little wins

While picking up poinsettias at a fundraiser, a mom tapped my shoulder and pointed to my boots.

“Are those Dr. Martens?” she had asked with a grin.

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Surprised she knew and even noticed my Docs, she shared that her sixteen year old daughter had taken a picture of me, in them, and told her mom that she needed these boots.

I assessed what I looked like.  I had dressed in my default style of black jeans, my black Only Music Can Save Us hoodie (with the hood on because I was cold) and the aforementioned Doc Martens boots.  It had been my style as a teen but I had not had the means to purchase the boots version.  Several Christmases back it was an impulse buy; a black Friday sale, just because.

Initially when I wore them, a few of the book club moms raised their eyebrows at my footwear.  I had been happily surprised when one admitted to wearing them as a teen.  My sons didn’t bat an eyelash.  They know their mom can easily switch from plaid flannel, my other favorite, to business semi-formal in the same day.

The group of moms surrounding us chimed in as I sheepishly answered that Docs are my ‘style.’  “It suits you,” said one and the other countered that, “Only I could wear it.”  I had walked away a bit stunned, not expecting anyone to see me after coming home from work.  I am fond of the teenage girl who secretly admires the Docs and my smile widened from ear-to-ear.

It was a little win.

For over a year I’ve struggled with the changes of midlife as I parallel my teens.  I have been mourning the losses; the loss of becoming an adult and not achieving my youthful hopes and expectations.  That as my sons’ hormones peak, mine wane.  My boys have their whole lives ahead of them and my wish is that they do not get stuck like their mother.

I count these little wins; short moments in the day that pick me up and remind me of why I am here.  That my purpose doesn’t need to be something grandiose.  That merely my existence matters among the chaos and unsettled feelings of change that overwhelm me.

When I seek answers, the first place I go to isn’t a person.  I seek answers in books.  I hesitantly purchased Your Best Age Is Now: Embrace an Ageless Mindset, Reenergize Your Dreams, and Live a Soul-Satisfying Life by Robi Ludwig.  I wasn’t enthusiastic but I needed to read something mindless to try to get me out of my funk.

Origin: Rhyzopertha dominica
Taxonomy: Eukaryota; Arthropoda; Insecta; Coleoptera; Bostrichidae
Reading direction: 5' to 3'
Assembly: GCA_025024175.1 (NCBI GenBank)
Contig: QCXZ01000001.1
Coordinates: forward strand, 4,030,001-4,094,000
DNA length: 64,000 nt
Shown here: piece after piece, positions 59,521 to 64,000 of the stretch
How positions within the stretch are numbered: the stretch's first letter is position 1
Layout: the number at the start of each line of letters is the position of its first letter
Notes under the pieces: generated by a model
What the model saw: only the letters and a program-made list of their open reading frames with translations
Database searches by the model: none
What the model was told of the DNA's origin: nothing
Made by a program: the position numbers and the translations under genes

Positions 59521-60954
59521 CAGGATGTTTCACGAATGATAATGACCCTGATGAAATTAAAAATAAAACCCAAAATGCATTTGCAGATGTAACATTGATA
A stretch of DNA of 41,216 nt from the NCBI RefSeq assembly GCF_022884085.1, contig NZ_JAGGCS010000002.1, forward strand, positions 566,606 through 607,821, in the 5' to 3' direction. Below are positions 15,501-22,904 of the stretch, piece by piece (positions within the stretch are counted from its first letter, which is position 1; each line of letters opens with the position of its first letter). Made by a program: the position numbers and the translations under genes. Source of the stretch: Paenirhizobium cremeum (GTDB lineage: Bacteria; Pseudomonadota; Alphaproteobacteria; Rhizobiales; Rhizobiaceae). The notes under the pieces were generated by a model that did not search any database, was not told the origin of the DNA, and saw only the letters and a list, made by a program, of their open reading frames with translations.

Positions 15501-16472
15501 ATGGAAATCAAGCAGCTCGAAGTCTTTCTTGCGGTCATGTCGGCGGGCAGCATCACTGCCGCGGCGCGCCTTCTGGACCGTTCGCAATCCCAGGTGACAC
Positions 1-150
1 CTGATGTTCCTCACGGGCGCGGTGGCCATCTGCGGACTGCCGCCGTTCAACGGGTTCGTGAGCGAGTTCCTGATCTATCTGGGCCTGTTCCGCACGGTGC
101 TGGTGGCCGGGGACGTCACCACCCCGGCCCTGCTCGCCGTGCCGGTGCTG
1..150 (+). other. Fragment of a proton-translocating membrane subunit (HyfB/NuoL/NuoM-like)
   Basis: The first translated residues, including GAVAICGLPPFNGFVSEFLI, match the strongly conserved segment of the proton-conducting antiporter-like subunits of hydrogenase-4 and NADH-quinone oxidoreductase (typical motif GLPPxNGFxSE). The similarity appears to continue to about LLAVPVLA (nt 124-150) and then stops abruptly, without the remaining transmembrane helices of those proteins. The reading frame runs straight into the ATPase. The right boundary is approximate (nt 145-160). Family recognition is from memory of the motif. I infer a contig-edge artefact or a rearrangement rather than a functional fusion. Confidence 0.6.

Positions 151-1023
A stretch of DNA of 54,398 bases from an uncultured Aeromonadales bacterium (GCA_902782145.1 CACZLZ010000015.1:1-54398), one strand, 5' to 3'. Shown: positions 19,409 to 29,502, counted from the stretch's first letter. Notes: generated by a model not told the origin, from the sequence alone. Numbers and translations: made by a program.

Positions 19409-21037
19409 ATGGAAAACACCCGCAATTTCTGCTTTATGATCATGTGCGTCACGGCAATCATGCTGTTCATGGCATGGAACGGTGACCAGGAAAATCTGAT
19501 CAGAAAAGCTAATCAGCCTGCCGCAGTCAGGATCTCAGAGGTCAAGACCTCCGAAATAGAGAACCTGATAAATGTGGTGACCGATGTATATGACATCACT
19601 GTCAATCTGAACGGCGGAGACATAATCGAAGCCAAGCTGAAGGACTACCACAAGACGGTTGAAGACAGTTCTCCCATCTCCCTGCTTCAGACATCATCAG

“If we choose to live more aligned with our adolescent selves, we can make choices that work for us that will then positively influence our life.  When we remove ourselves from the adolescent way of thinking, life runs the risk of becoming boring, isolating, dull and routinized.” 

I made myself get out the door at 5:03 AM.  As puffs of breath materialized in the cold pre-dawn I caught sight of the lighted banners along the street as I jogged past my sons’ high school, community park and equestrian center.  I returned within the hour; the endorphins penetrating the haze.  A win.   I overcame my mental barriers of comfort (and sleep); pushing my limits.


Later that same afternoon, fighting lethargy and craving caffeine and sugar, the package arrived from the bff.  The youngest and I tore it open expecting to find her chocolate chip cookies that she sends each holiday season.  To my son’s dismay he discovered a book.  Surprised, we opened the cover and the tears threatened to overwhelm.  It was an unexpected care package, sent from 2,000 miles away.

I had disengaged from family and friends as I worked through the conflicting and confusing feelings of loss.  Though the bff isn’t physically present; she sent the reminder that she is always emotionally there.  How did she know?

We have shared many milestones together, such as being maids of honor for each other’s weddings.  But we’ve weathered more milestones with the death of our parents, stressful job transitions, addictions and all things unpleasant.  One visit came to an abrupt end when I received the call that my mother was dying and I had to fly home.   It isn’t fair that the few times we see one another, we are always carrying heavy burdens.

Is this what life has in store for us now?

After arguing back-and-forth for the better part of an hour, her strident voice came clear across the cell.  Let me win.  Her offered gift was one I could not accept but her logic was sound.  I told her I would think about it through her imposed timeline of seven days.

My answer flashed briefly in its simplicity.  I am mourning unresolved issues in my past.